[4] Exeter Book, Riddle 45. In this and subsequent quotes of Exeter riddles, I use the riddle numbering from Krapp & Dobbie’s edition in Anglo-Saxon Poetic Records. The divisions into discrete riddles is a matter of scholarly contention, hence numbering can vary slightly. Old English text and translations of the Exeter riddles are widely available. The translations above represent my best poetic sense of the riddles. In making those translations, I’ve drawn mainly on Baum (1963), Cavell (2013-), Hostetter (2017), and Williamson (1983), as well as the individual texts and translations within Heyworth (2007), Higl (2017), and Salvador-Bello (2011). For the full text of the Exeter Book and an English translation, Thorpe (1842).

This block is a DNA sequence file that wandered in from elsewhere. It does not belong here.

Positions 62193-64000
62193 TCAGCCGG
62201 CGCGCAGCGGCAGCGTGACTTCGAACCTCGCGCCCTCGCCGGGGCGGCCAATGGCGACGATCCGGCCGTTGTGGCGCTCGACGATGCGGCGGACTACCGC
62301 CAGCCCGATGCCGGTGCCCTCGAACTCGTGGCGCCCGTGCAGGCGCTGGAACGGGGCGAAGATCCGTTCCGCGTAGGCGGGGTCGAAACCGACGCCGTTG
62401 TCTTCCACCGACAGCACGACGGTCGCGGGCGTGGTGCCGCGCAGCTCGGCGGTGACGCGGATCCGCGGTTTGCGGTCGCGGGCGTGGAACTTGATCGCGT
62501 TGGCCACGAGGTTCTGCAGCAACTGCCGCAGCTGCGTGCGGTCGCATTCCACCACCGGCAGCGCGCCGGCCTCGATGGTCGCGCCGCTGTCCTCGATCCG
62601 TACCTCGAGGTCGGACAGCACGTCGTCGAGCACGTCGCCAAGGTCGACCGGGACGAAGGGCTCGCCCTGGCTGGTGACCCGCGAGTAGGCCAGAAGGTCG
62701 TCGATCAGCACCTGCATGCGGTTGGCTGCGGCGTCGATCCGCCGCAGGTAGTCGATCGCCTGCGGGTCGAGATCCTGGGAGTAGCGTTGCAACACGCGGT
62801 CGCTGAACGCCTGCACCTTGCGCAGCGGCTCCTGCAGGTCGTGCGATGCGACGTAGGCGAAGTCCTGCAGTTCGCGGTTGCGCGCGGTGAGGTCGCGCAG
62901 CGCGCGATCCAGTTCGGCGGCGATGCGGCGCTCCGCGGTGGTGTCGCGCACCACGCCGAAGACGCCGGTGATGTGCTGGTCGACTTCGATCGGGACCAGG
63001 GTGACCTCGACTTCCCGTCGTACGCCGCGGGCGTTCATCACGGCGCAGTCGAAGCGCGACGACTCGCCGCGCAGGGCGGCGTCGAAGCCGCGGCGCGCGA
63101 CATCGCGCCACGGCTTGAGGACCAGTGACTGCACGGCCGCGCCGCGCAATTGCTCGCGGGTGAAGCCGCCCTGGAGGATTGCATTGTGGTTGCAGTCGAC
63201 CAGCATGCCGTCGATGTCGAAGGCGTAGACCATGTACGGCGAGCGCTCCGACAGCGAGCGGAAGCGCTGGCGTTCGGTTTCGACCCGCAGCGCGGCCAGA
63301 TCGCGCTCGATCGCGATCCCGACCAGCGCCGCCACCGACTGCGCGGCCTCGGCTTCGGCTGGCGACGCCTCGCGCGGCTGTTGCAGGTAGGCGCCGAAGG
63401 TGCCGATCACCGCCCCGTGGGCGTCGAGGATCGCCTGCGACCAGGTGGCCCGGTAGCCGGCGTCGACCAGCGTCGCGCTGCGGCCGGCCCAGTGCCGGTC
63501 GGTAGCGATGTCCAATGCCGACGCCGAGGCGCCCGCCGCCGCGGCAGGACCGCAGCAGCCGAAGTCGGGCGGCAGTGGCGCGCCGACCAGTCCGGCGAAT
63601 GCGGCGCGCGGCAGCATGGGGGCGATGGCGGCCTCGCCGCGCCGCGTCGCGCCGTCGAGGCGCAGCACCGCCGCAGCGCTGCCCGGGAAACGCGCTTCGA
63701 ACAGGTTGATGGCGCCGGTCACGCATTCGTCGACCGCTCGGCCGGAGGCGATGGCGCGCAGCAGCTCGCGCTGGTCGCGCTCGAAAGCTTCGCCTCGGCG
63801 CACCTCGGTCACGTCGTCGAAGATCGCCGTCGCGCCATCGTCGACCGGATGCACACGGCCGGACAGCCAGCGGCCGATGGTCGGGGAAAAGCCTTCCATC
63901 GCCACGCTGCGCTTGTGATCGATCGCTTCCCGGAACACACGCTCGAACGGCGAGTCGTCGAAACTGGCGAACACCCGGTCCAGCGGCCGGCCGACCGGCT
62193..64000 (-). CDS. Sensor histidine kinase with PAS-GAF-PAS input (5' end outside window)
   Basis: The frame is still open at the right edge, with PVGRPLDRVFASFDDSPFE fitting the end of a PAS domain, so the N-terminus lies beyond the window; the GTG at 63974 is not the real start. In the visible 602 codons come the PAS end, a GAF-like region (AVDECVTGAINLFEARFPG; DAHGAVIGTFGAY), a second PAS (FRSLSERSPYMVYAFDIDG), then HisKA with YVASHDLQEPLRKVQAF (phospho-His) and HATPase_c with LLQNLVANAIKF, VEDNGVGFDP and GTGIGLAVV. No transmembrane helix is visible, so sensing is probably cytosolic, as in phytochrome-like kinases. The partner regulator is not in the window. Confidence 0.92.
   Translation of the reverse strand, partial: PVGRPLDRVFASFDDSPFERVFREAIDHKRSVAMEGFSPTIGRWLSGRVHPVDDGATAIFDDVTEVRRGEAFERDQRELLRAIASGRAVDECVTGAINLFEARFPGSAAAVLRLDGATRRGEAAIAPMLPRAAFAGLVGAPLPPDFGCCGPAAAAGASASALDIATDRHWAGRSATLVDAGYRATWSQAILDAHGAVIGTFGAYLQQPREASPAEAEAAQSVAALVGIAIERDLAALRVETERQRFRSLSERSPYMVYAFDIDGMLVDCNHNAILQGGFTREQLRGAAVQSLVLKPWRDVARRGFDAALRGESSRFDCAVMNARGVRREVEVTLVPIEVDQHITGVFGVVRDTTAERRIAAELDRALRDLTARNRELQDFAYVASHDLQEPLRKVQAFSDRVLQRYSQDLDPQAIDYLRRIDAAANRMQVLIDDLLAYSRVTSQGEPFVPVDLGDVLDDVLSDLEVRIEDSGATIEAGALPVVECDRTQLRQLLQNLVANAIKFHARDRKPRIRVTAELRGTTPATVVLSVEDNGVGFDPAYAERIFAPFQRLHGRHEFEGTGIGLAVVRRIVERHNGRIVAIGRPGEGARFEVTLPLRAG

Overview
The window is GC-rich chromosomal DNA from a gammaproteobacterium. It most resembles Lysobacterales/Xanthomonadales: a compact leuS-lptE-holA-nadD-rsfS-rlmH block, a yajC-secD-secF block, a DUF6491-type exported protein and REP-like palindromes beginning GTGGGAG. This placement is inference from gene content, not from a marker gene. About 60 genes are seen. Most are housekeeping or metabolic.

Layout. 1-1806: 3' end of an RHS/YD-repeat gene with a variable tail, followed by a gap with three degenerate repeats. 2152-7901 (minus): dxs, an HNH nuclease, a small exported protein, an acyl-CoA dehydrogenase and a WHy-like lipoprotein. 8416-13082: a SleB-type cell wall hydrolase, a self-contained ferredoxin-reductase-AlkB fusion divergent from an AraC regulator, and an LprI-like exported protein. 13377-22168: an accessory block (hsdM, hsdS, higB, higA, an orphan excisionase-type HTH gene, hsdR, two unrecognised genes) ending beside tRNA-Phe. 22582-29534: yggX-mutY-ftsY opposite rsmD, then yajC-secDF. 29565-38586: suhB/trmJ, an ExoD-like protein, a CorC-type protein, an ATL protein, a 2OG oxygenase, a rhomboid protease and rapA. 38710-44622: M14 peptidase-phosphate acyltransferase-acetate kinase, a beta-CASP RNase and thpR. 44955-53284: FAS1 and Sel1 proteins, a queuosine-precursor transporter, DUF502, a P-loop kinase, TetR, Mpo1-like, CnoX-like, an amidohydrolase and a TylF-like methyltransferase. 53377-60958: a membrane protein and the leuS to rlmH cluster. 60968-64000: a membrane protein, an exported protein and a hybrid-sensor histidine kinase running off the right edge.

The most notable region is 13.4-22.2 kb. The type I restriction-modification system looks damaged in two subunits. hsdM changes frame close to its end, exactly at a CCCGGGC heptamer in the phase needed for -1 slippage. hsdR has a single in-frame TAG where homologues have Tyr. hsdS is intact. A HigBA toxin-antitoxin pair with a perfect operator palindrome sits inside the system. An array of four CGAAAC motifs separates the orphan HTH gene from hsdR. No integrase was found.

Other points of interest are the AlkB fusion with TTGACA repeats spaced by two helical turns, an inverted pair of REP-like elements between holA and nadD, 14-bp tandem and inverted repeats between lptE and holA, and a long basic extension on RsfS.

[5] Exeter Book, Riddle 25. Megan Cavell’s translation of this riddle has provided the wonderfully specific, bodily double-entendre for sexual intercourse (from the penis’s perspective): “my meeting.” Within the starvation-level living conditions for most persons in the Middle Ages, getting some meat was cause for joy indeed. “Profitable to neighbors” plausible refers to the market-expanding benefit of increasing population. The sentence, “I harm no one / in the town, except for my killer” figures the penis as creating a love wound and the bodily reality of penile detumescence. With respect to the former, love wounds have long been associated with Cupid shooting arrows. With respect to the latter, women are fully capable of horrific interpersonal violence, including killing men. But here, the figure of “killing” the erect penis is associated with the woman stimulating the penis to ejaculation.